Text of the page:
Gold miners look good value

While the price of gold remains high, gold mining stocks have taken a real hammering. Matthew Partridge looks at why miners haven't kept pace, and picks the best ways to invest.

We've been fans of gold for a long time. Real interest rates remain negative in most developed economies, and central banks are itching to print more money. That all points to long-term inflation, which will push the price of gold even higher.

However, while we think it's worth having some physical gold in your portfolio as inflation, there could be an even better way to play the gold price just now: gold miners.

Gold mining stocks have taken a real hammering. With the price of gold trading at around $1,600 an ounce, fund manager Neil Gregson claims on Citywire that many gold miners are now trading at below the value of their assets. Indeed, he points out that gold would have to fall by 25% for share prices to be fair.

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So what's the problem and should you buy in now?

Gold miners don't deserve the punishment they've had

Don't get us wrong. There are clearly some valid reasons why you should be cautious about gold companies. Many of the major mining companies made a stupid decision a few years ago to hedge their reserves, by selling gold futures (contracts to deliver a certain amount of gold in the future). This locked them out of rising prices.

Also, Asian demand for gold, one of the key drivers of the soaring price, could be hit if China makes its harder to buy gold, or India imposes a rumoured tax on jewellery.

However, in our view these factors have been overplayed. Having learned the downside of selling future production in a rising market the hard way, companies have stopped doing it for new reserves. As Daniel Oliver of Myrmikan Capital points out: "strategic hedging has nearly vanished from the industry".

Of course, the obvious downside is that this will make revenues more volatile. However, it should also mean that the value of the companies' gold reserves should reflect the current price. Some companies, such as Goldcorp, do not hedge at all.

We also think that Asian demand will continue to grow. Indeed, according to the latest data, Chinese demand for gold in the first quarter of this year was 13% higher than it was at the same time last year. Industrial and Commercial Bank of China Ltd thinks that demand will grow by another 10% this year.

Although Beijing would love this to stop, the economic crisis makes it wary of risking the public backlash that tough measures would entail. Similarly in India, any tax on gold or jewellery would be political suicide for the current government in Delhi.

Gold mining companies and funds to buy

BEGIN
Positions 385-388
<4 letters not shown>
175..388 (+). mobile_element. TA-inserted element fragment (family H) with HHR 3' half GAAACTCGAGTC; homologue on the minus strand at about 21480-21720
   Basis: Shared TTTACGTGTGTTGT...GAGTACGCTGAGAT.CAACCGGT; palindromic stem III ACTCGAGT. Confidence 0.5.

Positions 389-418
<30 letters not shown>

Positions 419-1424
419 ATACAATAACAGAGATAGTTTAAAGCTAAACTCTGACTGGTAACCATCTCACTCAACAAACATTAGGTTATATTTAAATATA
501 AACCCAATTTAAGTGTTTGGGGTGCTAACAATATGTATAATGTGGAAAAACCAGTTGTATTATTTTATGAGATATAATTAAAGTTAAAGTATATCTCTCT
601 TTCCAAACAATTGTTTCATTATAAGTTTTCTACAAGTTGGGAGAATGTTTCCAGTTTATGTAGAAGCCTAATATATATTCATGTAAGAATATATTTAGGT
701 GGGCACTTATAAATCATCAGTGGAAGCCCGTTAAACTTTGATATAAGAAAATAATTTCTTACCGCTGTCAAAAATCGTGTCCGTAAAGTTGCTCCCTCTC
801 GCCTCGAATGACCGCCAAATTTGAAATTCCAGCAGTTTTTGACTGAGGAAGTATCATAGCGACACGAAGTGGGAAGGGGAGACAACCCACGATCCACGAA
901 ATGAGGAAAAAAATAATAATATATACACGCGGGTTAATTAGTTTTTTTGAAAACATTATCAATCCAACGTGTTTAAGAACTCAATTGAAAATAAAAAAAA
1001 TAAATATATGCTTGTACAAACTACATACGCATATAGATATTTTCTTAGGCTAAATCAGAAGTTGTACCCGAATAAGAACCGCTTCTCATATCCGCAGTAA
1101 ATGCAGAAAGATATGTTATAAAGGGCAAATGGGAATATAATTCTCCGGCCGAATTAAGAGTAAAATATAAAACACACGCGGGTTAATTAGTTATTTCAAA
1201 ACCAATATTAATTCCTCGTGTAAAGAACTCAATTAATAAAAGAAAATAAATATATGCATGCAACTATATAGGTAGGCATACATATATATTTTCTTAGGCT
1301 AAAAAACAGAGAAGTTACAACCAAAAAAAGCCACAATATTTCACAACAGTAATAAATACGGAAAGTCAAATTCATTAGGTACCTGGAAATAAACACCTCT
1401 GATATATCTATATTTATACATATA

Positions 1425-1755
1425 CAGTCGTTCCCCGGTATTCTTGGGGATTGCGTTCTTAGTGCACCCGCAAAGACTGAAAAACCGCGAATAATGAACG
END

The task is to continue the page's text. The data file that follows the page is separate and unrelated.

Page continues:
In terms of trailing earnings gold mining companies do not seem particularly cheap. However, when one looks at expected earnings, things change dramatically.

For instance, while Goldcorp (NYSE:GG), which we've previously looked at in more detail, has a p/e ratio of nearly 20, its forward p/e falls to below 13. Newcrest Mining (ASX:NCM), is also trading at 12.6 times predicted profits.

At the same time, many shares have fallen quite steeply over the past year, making them a contrarian play. Indeed, Goldcorp has fallen by 18% while Newcrest has gone down by nearly 40%.

Two weeks ago, Simon Popple suggested two other shares that look worth buying. However, if you don't want to look at individual companies, you might want to consider a fund that invests in the sector. One such fund with a strong track record is the Black Rock Gold & General Fund. It has produced a cumulative return of 50% in the last five years. In contrast, comparable specialist sector funds have barely broken even.

Dr Matthew Partridge

Matthew graduated from the University of Durham in 2004; he then gained an MSc, followed by a PhD at the London School of Economics.

He has previously written for a wide range of publications, including the Guardian and the Economist, and also helped to run a newsletter on terrorism. He has spent time at Lehman Brothers, Citigroup and the consultancy Lombard Street Research.

Matthew is the author of Superinvestors: Lessons from the greatest investors in history, published by Harriman House, which has been translated into several languages. His second book, Investing Explained: The Accessible Guide to Building an Investment Portfolio, is published by Kogan Page.

As senior writer, he writes the shares and politics & economics pages, as well as weekly Blowing It and Great Frauds in History columns He also writes a fortnightly reviews page and trading tips, as well as regular cover stories and multi-page investment focus features.

Follow Matthew on Twitter: @DrMatthewPartri